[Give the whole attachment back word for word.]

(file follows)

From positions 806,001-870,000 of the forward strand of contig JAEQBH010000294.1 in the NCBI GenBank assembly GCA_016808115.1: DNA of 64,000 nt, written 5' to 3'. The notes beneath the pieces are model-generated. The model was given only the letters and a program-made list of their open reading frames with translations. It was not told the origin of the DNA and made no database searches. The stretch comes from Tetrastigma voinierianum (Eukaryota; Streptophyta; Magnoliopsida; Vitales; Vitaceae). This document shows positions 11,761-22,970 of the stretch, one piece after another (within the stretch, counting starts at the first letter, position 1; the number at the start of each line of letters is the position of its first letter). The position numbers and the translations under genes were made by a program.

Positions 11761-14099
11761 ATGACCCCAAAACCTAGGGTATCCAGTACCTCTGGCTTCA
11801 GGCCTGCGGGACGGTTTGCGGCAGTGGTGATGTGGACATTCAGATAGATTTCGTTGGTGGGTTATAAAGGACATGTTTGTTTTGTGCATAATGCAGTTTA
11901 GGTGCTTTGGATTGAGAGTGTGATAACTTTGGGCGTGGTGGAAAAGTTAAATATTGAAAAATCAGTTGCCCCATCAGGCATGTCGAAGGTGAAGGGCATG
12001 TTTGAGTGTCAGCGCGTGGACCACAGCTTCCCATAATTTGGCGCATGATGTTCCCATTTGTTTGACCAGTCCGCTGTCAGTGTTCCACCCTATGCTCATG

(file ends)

From positions 806,001-870,000 of the forward strand of contig JAEQBH010000294.1 in the NCBI GenBank assembly GCA_016808115.1: DNA of 64,000 nt, written 5' to 3'. The notes beneath the pieces are model-generated. The model was given only the letters and a program-made list of their open reading frames with translations. It was not told the origin of the DNA and made no database searches. The stretch comes from Tetrastigma voinierianum (Eukaryota; Streptophyta; Magnoliopsida; Vitales; Vitaceae). This document shows positions 11,761-22,970 of the stretch, one piece after another (within the stretch, counting starts at the first letter, position 1; the number at the start of each line of letters is the position of its first letter). The position numbers and the translations under genes were made by a program.

Positions 11761-14099
11761 ATGACCCCAAAACCTAGGGTATCCAGTACCTCTGGCTTCA
11801 GGCCTGCGGGACGGTTTGCGGCAGTGGTGATGTGGACATTCAGATAGATTTCGTTGGTGGGTTATAAAGGACATGTTTGTTTTGTGCATAATGCAGTTTA
11901 GGTGCTTTGGATTGAGAGTGTGATAACTTTGGGCGTGGTGGAAAAGTTAAATATTGAAAAATCAGTTGCCCCATCAGGCATGTCGAAGGTGAAGGGCATG
12001 TTTGAGTGTCAGCGCGTGGACCACAGCTTCCCATAATTTGGCGCATGATGTTCCCATTTGTTTGACCAGTCCGCTGTCAGTGTTCCACCCTATGCTCATG